You’ve heard it before. Don’t use business jargon in your emails, PowerPoint presentations or on your web pages.
And certainly never let yourself get caught saying aloud such cubicle cliches as “seamless intergration” or “mission critical.” It makes you looks dumb and loses the respect of customers and colleagues.
But yet, somehow business jargon creeps back in to your communications. Maybe it’s because you don’t notice that such phrases as “come to Jesus meeting” or “kick the can down the road” are not just shorthand ways of making a point instantly understandable. They’re also canned phrases that have become nearly meaningless through overuse (and misuse). Or maybe it’s because your colleagues think it makes them sound savvy and powerful to speak the lingo.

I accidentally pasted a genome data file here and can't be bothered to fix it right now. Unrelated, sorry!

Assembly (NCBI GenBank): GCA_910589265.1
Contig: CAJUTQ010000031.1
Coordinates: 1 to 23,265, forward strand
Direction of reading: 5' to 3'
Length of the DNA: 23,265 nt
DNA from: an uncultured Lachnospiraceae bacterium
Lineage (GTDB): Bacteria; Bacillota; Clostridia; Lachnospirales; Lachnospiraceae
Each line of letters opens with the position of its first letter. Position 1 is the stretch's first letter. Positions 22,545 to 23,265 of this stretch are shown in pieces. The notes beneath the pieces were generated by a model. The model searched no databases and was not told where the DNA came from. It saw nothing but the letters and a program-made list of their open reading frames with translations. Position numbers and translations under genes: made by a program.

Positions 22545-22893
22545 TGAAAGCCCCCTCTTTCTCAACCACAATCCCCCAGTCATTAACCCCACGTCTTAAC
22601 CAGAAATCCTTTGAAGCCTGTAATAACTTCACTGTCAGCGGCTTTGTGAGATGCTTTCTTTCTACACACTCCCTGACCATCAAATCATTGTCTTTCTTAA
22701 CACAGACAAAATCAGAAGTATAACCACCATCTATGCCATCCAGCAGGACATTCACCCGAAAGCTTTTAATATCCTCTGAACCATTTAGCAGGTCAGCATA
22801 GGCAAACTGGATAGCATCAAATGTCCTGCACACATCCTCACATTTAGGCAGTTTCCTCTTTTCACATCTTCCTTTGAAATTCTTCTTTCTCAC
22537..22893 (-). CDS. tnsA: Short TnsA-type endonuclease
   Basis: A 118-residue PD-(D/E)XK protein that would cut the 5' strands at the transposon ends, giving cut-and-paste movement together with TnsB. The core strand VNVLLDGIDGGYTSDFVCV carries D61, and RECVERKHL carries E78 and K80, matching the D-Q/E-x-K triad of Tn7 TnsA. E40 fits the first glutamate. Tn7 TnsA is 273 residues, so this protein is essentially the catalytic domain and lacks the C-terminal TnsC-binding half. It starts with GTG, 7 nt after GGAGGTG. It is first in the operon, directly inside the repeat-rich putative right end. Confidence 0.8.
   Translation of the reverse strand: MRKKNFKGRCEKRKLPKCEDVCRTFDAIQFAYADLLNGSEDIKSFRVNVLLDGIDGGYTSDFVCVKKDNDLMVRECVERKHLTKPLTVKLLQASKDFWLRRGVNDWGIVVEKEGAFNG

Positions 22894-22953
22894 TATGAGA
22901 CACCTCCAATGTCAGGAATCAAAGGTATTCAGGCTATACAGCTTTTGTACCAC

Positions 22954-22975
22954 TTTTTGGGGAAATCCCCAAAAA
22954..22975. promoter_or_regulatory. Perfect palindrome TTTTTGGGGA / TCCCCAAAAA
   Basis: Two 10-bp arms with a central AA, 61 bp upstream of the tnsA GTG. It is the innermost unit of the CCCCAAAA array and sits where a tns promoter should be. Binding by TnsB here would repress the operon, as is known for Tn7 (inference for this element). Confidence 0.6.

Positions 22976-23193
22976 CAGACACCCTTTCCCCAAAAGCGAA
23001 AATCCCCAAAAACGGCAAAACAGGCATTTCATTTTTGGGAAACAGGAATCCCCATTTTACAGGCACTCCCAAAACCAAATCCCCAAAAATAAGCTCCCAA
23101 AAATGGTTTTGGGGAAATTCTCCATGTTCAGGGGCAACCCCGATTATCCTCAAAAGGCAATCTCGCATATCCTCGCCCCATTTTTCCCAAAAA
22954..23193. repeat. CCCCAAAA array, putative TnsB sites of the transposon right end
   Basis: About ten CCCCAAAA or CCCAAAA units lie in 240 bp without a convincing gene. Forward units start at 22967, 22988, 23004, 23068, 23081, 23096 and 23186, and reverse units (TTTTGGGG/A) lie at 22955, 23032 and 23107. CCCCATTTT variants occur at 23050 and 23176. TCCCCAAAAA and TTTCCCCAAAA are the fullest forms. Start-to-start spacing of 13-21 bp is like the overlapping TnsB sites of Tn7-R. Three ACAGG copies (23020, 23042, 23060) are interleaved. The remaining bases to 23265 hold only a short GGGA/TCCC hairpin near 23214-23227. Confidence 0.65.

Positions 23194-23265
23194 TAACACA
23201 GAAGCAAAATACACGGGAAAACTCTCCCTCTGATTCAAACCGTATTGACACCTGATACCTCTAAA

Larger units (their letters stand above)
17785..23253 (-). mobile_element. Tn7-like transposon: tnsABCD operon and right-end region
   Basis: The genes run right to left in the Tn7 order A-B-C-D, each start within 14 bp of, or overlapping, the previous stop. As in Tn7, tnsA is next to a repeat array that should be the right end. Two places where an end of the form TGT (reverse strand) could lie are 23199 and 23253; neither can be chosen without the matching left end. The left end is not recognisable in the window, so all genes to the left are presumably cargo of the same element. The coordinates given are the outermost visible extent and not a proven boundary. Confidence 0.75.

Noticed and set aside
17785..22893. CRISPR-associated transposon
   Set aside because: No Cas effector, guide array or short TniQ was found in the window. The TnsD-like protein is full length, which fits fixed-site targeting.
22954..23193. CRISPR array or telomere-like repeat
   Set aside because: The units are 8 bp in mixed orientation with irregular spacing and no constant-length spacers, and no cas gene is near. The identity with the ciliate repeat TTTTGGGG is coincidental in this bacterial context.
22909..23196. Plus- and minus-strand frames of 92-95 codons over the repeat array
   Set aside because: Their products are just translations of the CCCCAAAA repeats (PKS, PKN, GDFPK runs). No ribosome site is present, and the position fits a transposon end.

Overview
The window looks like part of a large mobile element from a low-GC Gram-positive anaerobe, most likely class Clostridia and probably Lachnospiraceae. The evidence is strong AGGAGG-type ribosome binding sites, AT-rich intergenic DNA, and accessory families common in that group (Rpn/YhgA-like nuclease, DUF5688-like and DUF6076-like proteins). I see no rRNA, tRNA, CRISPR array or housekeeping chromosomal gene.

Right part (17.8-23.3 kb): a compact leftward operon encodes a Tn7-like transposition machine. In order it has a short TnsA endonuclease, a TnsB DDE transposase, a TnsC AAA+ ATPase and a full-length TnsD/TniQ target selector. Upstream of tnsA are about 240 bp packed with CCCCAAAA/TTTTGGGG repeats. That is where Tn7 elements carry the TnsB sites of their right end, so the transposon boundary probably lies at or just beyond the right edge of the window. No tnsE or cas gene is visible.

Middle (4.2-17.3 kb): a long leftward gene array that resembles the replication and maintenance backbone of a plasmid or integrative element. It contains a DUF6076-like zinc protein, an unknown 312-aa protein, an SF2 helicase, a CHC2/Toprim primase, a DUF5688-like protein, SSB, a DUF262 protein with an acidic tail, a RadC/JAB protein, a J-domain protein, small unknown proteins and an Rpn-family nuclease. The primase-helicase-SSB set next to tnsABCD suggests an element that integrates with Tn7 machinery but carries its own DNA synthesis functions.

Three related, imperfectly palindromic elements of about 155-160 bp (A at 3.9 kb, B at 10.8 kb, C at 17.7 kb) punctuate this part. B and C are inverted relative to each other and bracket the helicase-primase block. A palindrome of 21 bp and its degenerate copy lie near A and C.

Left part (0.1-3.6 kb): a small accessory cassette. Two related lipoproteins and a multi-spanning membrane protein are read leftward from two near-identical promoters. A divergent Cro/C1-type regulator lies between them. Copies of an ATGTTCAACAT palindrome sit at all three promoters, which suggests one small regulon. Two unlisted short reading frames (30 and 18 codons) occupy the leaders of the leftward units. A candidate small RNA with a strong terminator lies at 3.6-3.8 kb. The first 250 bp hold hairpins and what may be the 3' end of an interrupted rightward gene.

Unfortunately for them, they’re wrong.
To help jargon-loving colleagues discover the error of their ways, it might help to casually share a list of jargony words and phrases — making clear it’s just for their amusement, of course.
“A Bizspeak Blacklist” from the Harvard Business Review offers some old favorites (“scalable,” “synergize”) along with some verbiage that you might not think of as business jargon (“at the end of the day”). The piece also does a nice job of showing how certain language is OK in its original context, such as the law (“actionable”) or electronics (“bandwidth”), but sounds pretentious in general usage.
Here’s the start of the list:
actionable (apart from legal action)
at the end of the day
back of the envelope
bandwidth (outside electronics)
bring our A game
Click here to see the whole blacklist for yourself.
— Erik Curren, Curren Media Group